Sign-on bonuses have been known to build trust, loyalty and can create long-term positive effects for employees who received one. Those who are offered a sign-on bonus often feel more committed and have a desire to do more. These candidates feel the company went the extra mile for them and they need to do the same. 

Just saying….

Sheila Greco

sgreco@sgatalent.com

 

 

Be A Talent Advisor Not Just A Recruiter – There Is A Difference

 

A Talent Advisor Is An Expert With Regards To The Industry, Company and Role

A Talent Advisor Presents Candidates Along With Narratives About Each Candidate, Not Just A Resume

A Talent Advisor Provides Information And Advice To Candidates Prior To An Interview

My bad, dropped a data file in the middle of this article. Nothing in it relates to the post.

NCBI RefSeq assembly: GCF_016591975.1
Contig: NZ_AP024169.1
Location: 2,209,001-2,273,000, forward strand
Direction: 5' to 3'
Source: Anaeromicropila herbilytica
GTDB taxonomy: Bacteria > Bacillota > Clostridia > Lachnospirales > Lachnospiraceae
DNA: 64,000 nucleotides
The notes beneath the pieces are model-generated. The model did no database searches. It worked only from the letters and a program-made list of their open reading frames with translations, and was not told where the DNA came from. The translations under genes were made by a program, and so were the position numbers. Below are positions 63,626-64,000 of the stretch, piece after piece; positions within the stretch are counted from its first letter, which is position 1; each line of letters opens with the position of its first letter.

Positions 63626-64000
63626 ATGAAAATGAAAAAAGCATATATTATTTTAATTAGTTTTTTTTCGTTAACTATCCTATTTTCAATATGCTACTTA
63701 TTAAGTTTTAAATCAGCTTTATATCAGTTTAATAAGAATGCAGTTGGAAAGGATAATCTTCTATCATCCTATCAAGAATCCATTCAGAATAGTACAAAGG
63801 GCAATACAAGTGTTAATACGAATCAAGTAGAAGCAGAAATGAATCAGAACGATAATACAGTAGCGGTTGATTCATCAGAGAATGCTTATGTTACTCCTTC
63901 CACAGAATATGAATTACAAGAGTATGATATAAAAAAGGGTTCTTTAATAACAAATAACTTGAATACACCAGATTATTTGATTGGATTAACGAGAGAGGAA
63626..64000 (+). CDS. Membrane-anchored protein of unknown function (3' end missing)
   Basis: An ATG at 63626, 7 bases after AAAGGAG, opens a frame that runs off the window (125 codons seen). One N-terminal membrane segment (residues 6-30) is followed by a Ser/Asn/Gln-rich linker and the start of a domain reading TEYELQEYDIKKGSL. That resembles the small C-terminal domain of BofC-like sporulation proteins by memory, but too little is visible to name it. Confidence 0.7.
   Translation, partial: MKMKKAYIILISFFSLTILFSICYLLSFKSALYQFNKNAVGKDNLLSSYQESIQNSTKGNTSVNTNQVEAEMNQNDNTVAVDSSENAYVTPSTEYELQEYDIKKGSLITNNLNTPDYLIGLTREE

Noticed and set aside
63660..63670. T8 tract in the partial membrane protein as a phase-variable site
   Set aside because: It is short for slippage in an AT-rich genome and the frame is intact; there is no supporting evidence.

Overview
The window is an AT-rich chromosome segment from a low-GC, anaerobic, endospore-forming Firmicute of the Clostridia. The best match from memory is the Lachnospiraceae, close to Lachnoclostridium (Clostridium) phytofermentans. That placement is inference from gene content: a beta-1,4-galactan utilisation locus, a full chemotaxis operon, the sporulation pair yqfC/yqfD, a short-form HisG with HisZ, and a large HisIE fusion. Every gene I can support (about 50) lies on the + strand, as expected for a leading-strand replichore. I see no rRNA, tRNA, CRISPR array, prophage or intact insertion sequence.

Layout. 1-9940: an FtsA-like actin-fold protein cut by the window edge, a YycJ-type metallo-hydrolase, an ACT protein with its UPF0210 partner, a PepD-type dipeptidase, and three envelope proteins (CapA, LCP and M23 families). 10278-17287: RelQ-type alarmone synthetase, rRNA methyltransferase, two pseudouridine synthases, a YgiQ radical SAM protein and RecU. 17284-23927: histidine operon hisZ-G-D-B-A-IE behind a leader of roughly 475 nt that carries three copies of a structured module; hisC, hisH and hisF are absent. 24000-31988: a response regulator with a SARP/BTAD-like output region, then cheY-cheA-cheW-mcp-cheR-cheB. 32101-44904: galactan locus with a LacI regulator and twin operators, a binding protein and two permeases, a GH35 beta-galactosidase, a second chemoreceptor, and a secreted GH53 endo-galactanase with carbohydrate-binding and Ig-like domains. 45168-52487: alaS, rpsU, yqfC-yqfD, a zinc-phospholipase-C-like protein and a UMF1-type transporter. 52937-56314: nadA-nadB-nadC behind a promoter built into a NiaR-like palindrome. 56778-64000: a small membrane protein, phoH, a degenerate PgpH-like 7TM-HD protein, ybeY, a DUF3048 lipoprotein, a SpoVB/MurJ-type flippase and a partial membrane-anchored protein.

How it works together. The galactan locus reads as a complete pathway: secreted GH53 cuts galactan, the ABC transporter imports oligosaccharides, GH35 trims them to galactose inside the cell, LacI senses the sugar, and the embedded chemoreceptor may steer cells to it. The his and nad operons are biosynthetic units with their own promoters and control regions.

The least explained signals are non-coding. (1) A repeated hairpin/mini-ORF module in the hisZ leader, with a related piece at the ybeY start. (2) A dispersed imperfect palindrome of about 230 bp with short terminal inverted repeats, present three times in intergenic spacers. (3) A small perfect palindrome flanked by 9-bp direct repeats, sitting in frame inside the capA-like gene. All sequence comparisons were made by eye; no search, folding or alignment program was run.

Not Every Recruiter Is A Talent Advisor, But They Sure Can Be Sourcing, recruiting, vetting and presenting skills are all critical for recruiters to be successful.  But the best, most respected and of course most effective recruiters can also lead a recruiting process, build and follow a proven strategic recruiting strategy start to finish. These types of professionals are better known as talent advisors and tend to be more strategic than the average recruiter. Talent advisors know the importance of adding value to the recruiting process; will always go beyond hiring managers' expectations while also acting as great advisors to candidates too.  Simply put, talent advisors are just more strategic, act as a consultative partner to a hiring manager and take the time to get to know their candidates. Talent advisors do more than the average recruiter. Talent Advisors Provide Hiring Managers with More Than Just a Resume Hiring managers know how to read a resume to look for the requirements and skills needed to do the job. This is a